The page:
On the idiot-proof, commercial side, I have to give credit to the “Chubby Dutchman”, Chuck Van Breemen . His “Battery Lifesaver” does a good job on removing sulfates (compared to other commercial models). As I mentioned, most commercial models are good to fair for preventing sulfates, but since the signal shapes and output are not as high as the custom built models, they are not my first choice in rehabilitation badly sulfated batteries.. His Battery Life Saver, BLS-12/24B churned out a square wave (with some almost hidden spikes) that would grind away at the sulfates. Reverse polarity was not a problem with his models…This is a good model for the inattentive or carefree. His model was epoxy potted into a giant heat sink (they used a lot of juice to product the signal and needed the huge heat sink to cool). I’m not crazy about the epoxy potting since you can’t repair it if it fails, unlike the models with the open circuit boards. It could, in my opinion, also use much shorter and heavier gauge copper wires for the battery leads. Heavier wires conduct the signal better, so that more of the signal gets to the plates, where it counts. The BLS signal did not interfere with AM radio signals, like the custom built models. It is well built, overall. I trust my wife with it. Note: A really good, hi-output custom hotrod pulser will interfere with your neighbor’s AM radio signal reception on a weak station (you test these pulsers by tuning an AM radio off station and listening to the nomally 1 khz signal merrily singing away, if it is working). You can even hear them audibly singing from a few feet away. You won’t have to worry about the FCC tracking you down for radio signal interference, if you go with the Chubby Dutchman….That a good point with some people. Some custom hot rods will broadcast like crazy. I wonder about them and a cardiac pacemaker……..

I would heartedly recommend the B-12/24B (spring clamps) or the BLS-12/24C (brass ring terminal) for the average consumer…It works! He makes a BLS12A model (not tested) for sulfate prevention, but it supposedly doesn’t have the output of the other models. I would prefer the more powerful models, BLS-12/24-”B” and “C”. They work either on 12 or 24 volt batteries.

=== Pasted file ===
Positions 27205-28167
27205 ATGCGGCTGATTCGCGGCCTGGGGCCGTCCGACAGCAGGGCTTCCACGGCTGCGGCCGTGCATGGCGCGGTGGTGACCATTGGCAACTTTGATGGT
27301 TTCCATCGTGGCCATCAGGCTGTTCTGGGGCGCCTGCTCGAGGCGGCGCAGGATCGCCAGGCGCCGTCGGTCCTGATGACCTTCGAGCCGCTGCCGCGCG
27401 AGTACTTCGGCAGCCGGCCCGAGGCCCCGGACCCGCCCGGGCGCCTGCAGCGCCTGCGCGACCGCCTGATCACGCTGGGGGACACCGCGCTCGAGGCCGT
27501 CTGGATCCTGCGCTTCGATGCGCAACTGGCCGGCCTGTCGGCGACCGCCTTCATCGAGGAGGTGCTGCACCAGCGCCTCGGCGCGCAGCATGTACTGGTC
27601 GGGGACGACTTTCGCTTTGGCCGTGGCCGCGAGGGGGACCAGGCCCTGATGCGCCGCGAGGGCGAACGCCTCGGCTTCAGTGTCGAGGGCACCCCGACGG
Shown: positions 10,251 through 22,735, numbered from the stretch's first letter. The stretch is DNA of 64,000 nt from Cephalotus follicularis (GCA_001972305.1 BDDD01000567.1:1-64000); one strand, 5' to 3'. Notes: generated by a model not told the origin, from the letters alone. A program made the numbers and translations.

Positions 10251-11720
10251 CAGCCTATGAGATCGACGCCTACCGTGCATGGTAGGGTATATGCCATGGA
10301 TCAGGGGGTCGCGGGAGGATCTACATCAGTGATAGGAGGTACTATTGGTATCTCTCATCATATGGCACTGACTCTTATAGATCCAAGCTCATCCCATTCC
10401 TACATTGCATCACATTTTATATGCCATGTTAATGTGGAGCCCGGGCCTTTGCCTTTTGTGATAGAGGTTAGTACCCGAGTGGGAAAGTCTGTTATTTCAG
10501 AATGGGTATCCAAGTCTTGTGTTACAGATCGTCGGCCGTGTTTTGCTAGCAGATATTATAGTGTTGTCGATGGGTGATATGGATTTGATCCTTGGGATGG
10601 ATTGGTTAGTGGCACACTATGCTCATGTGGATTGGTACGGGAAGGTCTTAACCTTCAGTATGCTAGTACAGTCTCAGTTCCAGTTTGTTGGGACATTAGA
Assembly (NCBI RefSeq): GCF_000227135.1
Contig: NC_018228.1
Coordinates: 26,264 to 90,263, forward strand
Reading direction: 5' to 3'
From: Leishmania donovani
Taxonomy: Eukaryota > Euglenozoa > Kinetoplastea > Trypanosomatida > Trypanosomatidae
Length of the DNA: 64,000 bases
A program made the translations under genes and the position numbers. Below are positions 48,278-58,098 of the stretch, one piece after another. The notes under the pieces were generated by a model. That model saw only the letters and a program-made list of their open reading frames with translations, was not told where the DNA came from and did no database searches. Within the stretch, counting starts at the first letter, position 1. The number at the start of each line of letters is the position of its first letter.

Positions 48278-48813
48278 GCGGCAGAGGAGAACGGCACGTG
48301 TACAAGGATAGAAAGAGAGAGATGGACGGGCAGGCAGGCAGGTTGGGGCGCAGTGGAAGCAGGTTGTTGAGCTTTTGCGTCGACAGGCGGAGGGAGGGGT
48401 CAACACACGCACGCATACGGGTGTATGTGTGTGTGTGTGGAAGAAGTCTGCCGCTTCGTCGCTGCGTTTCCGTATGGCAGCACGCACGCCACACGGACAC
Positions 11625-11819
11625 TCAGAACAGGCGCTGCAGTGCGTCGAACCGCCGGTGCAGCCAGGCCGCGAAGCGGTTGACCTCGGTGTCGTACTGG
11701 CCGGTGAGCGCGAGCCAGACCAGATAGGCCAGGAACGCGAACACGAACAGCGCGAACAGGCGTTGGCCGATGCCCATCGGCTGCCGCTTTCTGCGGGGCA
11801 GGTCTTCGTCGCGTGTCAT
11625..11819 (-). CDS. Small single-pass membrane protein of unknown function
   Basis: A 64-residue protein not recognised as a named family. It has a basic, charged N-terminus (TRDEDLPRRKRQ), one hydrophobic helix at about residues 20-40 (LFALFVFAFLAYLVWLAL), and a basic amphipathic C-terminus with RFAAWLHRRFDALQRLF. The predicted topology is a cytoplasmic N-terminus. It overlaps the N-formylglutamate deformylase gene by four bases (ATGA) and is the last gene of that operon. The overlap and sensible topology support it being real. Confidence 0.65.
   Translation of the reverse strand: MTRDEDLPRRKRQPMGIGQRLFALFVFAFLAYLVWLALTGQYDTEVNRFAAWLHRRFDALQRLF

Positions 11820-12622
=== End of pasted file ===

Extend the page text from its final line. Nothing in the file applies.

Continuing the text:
He has a 48 volt model, not tested…My guess is that it will be on par with his other models. Most hi freq pulsers use the battery own stored electricity to power the signal and send it back into the battery.

pps: I’m not involved with the sale or commission of these various desulfators; Other than receiving some free components directly involved in the tests, I don’t get a plug nickel for it…..The above is my stated opinion, but I’ve put a lot of sweat and hours into coming to those unbiased opinions. I literally spent thousands on testing equipment and candidate batteries.




1) Berndt, Dietrich. Maintenance-Free Batteries: A Handbook of Battery Technology, Third Edition.

Baldock, Hertfordshire, England: Research Studies Press LTD, 2003

2) Kreyszig, Erwin. Advanced Engineering Mathematics: Third Edition. New York: John Wiley and

Sons, Inc. 1972

3) Van Vlack, Lawrence H. Elements of Material Science: second edition. Reading, Massachusetts,

U.S.A.: Addison Wesley, 1966

4) Moeller, Therald. Qualitative Analysis: An Introduction to Equilibrium and Solution Chemistry,

First Edition., New York: McGraw-Hill Book Company, Inc., 1958

5) Schetgen, Robert, editor. The ARRL Handbook for Radio Amatures: 17 Edition. Newington,

Connecticut: The American Radio Relay League. 1993

6) “Dirac Delta Function.” Wikipedia. 2006.


"I am an RV owner. I want to tell you that the Battery Life Saver brought back my $225 battery that was in very bad shape. It took a while but it’s still working great. It makes me very happy."

T.B. Bend

BLS Customer